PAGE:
As apps go, GlassesOff is not cheap. I paid $24.99 for three months of use — long enough to get me through the initial program. Upon completion, I was invited to pay another $59.99 per year for maintenance training. It’s a nice option, but the hard work and price probably mean that the bifocals market will remain strong.

    @afrakt

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  • AcademyHealth: Explaining the growth in Medicare Advantage

    Medicare Advantage’s cost to Medicare is different than traditional Medicare’s. So, predicting MA enrollment is important for projecting future Medicare costs to taxpayers. We’ve entered an era in which such prediction has become difficult and more speculative. In my latest AcademyHealth post I get some help from colleagues in trying to explain MA’s enrollment growth.

    @afrakt

     

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  • Avoiding the health care run-around

    The following originally appeared on The Upshot (copyright 2017, The New York Times Company).

    You’ve all experienced it: There’s a problem with your health care bill, or you have difficulty getting coverage for the care you need. Your doctor or hospital tells you to talk to your insurer. Your insurer tells you to talk to your doctor or hospital. You’re stuck in an endless runaround.

    A small patient advocacy industry has sprung up to help, but that help can cost several hundred dollars an hour. Is there a way to get the customer service we deserve?

    Turns out, some kinds of health insurance plans provide better customer service than others. Among those that do are plans offered directly by hospitals or health systems, according to results from a recent study by me; Garret Johnson, now a medical student at Harvard; and Zoë Lyon, a research assistant at the Harvard T.H. Chan School of Public Health.

    Our conclusions are based on analysis of Medicare Advantage plans — private insurance alternatives to traditional Medicare. Medicare Advantage plans are offered by major insurers like UnitedHealthcare, Humana, Aetna, BlueCross BlueShield affiliates and others. But nearly one-quarter of the plans are issued by hospitals or health systems. These provider-offered plans are more likely found in dense, urban areas in the Northeast and the West.

    The government collects data on health care quality from surveys and medical claims, then aggregates them into ratings of plans. These are publicly reported in units of stars: Five stars represents the highest quality, and one the lowest. Our study, published this month in the health policy journal Health Affairs, found that provider-offered plans have higher quality ratings.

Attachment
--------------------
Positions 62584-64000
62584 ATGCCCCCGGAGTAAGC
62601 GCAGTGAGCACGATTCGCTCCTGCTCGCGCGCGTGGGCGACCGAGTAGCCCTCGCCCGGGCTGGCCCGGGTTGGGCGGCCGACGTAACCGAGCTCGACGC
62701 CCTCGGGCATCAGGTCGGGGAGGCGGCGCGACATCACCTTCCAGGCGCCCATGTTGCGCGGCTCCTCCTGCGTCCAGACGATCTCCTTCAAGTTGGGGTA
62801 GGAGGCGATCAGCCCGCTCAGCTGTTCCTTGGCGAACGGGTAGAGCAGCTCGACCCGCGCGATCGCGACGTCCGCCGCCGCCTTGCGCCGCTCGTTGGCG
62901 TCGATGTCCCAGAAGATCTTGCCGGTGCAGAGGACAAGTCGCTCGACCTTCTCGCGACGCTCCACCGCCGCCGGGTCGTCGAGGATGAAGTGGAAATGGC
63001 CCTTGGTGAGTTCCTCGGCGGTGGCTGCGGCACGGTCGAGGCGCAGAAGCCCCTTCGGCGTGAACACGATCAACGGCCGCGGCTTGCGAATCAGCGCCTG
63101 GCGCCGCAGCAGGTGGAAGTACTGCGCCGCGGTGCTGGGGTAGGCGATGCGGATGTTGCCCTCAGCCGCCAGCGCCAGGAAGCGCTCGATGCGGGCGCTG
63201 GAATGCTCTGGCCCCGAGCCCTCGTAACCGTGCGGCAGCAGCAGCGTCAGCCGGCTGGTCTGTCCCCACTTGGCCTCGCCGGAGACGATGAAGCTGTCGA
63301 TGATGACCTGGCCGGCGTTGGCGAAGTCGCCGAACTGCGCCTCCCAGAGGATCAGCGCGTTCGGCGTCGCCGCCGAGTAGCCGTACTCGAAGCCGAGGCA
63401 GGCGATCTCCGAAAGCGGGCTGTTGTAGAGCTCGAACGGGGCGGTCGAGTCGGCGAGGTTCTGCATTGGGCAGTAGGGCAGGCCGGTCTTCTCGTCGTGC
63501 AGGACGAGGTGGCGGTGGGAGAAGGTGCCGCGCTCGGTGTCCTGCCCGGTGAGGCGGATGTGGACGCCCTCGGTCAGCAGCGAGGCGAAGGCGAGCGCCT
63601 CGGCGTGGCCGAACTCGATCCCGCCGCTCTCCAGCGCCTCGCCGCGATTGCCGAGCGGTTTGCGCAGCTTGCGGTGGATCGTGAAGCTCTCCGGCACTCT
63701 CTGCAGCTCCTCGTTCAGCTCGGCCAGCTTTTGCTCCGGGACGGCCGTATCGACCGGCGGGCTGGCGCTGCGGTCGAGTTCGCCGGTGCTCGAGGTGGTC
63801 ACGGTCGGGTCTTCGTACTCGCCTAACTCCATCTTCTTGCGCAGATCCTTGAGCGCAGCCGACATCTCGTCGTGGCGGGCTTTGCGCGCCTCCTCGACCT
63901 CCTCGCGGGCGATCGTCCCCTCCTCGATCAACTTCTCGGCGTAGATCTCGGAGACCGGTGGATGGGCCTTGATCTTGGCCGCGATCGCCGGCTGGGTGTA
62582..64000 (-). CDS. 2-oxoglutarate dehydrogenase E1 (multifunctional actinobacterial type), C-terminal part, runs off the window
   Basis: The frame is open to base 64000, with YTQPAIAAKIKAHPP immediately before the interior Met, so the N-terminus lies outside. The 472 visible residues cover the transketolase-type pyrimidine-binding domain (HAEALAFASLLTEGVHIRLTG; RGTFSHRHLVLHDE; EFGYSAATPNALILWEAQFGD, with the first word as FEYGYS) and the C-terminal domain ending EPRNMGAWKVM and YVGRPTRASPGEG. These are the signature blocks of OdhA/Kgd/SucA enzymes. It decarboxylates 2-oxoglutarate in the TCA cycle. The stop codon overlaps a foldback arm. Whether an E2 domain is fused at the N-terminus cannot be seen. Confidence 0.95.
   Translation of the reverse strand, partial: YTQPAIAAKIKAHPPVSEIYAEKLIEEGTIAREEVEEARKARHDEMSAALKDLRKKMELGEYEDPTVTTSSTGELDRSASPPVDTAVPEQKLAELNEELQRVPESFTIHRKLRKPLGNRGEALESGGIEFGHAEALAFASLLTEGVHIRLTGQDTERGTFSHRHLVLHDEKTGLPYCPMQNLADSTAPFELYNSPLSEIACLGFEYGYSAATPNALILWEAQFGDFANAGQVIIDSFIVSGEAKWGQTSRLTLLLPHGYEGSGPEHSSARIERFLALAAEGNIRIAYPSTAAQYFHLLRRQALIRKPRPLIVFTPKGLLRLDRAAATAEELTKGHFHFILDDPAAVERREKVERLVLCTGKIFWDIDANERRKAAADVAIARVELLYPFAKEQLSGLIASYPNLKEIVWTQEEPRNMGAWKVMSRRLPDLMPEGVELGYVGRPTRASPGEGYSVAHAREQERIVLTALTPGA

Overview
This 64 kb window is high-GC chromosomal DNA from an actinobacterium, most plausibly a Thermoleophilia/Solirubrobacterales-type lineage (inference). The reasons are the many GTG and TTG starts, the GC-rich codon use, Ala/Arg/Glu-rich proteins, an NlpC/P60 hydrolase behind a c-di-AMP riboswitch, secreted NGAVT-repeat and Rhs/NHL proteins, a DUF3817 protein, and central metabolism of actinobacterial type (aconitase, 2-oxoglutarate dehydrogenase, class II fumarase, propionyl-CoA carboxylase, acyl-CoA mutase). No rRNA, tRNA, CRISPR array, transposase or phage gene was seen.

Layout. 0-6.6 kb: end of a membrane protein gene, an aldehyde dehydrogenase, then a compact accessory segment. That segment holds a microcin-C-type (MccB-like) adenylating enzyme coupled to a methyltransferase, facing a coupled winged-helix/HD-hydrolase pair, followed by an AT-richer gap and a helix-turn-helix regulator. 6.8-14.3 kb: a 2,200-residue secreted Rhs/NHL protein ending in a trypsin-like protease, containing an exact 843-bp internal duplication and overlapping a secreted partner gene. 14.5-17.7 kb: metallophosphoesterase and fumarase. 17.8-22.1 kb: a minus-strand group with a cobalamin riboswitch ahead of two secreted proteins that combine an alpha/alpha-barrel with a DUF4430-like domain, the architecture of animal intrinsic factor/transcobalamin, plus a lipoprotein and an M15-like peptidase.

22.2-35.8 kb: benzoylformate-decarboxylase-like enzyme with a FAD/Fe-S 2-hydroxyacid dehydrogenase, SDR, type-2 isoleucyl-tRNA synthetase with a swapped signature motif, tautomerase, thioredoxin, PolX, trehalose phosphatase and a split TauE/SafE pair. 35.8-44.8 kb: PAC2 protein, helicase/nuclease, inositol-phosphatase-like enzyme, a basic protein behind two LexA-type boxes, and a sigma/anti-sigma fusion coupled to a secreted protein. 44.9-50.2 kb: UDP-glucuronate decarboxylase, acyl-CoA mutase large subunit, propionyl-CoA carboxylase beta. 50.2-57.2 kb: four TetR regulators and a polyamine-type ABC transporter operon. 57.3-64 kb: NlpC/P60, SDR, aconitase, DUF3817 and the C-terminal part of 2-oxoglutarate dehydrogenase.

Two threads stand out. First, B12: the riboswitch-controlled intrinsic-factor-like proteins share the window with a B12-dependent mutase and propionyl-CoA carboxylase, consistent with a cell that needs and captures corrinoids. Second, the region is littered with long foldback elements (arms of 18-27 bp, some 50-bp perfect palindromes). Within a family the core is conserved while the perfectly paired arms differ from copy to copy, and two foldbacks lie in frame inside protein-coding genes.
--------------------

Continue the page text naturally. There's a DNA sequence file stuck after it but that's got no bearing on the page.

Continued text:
Plans offered by insurers have average ratings of just over 3.5 stars for both nondrug and drug service. An average provider-offered plan has quality ratings that are about one-third of a star higher for both, after adjusting for factors that could confound the comparison, like socioeconomic status and the types and number of doctors where plans are offered.

    Our study dug deeper to examine the kinds of quality enhancements available in provider-offered plans. Some aspects of quality are clinically focused. For instance, measures of preventive screening — like that for colorectal cancer — or management of chronic conditions assess the quality of care delivered by doctors and hospitals in a plan’s networks. Provider-offered plans perform somewhat better than insurer-offered plans in such areas.

    Other aspects of quality pertain to customer service. In measures of complaints, responsiveness to customers and the enrollees’ overall experiences, provider-offered plans really shine. In each area of customer service we examined, provider-offered plans are rated one-half star higher than insurer-offered ones. (This is a big difference. For comparison, over half of plans are within one star of each other in overall quality.)

    These results make some sense. When a customer has an issue — like a problem with a hospital bill — the easiest thing for a health plan to do is pass it off to the hospital. Likewise, the hospital’s easiest course of action is to blame the health plan. The patient, stuck in the middle, is not likely to rate his plan (or hospital) highly for customer service in this case.

    However, when the plan and hospital are one and the same, neither can pass the buck to the other. Problems may be resolved faster; they may be less likely to develop in the first place. This could lead to the higher customer satisfaction reflected in the quality ratings.